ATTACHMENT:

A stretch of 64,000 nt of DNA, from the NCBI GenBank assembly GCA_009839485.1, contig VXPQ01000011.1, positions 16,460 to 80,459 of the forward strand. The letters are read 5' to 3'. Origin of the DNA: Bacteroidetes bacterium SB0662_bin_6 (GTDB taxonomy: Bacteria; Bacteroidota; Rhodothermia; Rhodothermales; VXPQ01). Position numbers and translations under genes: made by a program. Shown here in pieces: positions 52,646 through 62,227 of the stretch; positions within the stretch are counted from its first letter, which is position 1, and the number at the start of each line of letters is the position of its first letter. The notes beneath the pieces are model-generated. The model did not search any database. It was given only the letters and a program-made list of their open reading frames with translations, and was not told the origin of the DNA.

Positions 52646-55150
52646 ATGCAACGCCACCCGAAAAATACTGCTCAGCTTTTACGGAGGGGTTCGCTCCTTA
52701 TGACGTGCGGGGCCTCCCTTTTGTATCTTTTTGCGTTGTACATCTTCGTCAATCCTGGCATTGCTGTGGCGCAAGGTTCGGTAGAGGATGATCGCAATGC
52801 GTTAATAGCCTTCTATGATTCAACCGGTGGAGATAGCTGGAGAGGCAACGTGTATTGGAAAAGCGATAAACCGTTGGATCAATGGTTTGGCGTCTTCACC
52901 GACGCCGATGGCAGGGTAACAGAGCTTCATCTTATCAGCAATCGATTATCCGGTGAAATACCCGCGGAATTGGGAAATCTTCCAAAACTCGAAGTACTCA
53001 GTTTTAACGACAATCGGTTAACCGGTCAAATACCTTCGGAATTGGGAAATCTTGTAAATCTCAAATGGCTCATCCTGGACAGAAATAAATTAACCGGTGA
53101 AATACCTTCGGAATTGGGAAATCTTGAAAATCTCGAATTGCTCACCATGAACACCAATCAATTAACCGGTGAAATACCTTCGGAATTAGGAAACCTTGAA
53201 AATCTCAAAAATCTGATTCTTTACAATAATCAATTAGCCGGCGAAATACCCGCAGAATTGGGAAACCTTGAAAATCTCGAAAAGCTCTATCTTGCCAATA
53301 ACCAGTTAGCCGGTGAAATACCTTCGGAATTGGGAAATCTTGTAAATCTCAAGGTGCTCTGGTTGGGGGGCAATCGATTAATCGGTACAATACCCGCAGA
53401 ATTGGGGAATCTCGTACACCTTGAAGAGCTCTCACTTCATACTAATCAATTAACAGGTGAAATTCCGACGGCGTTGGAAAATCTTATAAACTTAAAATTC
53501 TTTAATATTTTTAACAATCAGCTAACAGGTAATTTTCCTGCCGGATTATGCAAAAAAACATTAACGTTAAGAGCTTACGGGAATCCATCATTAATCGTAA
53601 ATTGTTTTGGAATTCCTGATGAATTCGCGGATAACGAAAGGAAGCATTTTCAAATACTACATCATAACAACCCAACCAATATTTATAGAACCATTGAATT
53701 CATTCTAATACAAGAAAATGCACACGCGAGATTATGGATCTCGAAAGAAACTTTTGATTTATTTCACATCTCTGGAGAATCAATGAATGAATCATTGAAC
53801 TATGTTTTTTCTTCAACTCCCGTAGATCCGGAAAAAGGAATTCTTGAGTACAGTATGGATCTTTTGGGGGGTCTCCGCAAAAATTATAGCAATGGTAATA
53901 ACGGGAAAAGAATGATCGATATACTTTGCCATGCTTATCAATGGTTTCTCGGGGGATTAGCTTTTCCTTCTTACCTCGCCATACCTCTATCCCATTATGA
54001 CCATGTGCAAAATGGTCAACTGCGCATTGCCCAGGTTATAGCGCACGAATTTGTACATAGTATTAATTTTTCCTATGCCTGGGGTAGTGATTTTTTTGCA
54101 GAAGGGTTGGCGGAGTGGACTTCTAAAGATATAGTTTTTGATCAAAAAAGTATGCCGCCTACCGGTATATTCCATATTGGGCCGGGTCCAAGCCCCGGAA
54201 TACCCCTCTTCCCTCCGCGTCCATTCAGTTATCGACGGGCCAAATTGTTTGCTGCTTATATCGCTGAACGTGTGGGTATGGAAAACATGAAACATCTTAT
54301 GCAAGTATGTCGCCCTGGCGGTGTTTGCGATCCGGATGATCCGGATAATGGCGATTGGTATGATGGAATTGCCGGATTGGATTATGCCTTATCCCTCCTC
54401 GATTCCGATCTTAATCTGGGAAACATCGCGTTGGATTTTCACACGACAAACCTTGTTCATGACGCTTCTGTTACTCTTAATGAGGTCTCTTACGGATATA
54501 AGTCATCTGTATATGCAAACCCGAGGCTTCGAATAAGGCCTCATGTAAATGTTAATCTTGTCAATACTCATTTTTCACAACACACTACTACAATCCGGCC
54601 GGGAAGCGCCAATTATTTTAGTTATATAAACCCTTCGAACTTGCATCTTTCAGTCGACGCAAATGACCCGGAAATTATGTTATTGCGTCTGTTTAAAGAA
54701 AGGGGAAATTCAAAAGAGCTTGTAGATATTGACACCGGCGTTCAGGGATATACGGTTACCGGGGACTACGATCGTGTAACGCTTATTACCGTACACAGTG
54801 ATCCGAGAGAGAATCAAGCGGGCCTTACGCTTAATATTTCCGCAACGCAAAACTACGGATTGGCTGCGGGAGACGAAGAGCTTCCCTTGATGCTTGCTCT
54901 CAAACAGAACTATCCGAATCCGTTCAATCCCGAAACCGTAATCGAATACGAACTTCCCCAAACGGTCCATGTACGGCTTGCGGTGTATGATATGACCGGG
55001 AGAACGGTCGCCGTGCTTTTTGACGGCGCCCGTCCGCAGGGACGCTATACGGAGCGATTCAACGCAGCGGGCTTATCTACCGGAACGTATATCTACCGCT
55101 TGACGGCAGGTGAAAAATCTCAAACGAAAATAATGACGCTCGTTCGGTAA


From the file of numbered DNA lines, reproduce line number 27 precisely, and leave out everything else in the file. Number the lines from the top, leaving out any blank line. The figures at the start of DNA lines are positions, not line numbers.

55001 AGAACGGTCGCCGTGCTTTTTGACGGCGCCCGTCCGCAGGGACGCTATACGGAGCGATTCAACGCAGCGGGCTTATCTACCGGAACGTATATCTACCGCT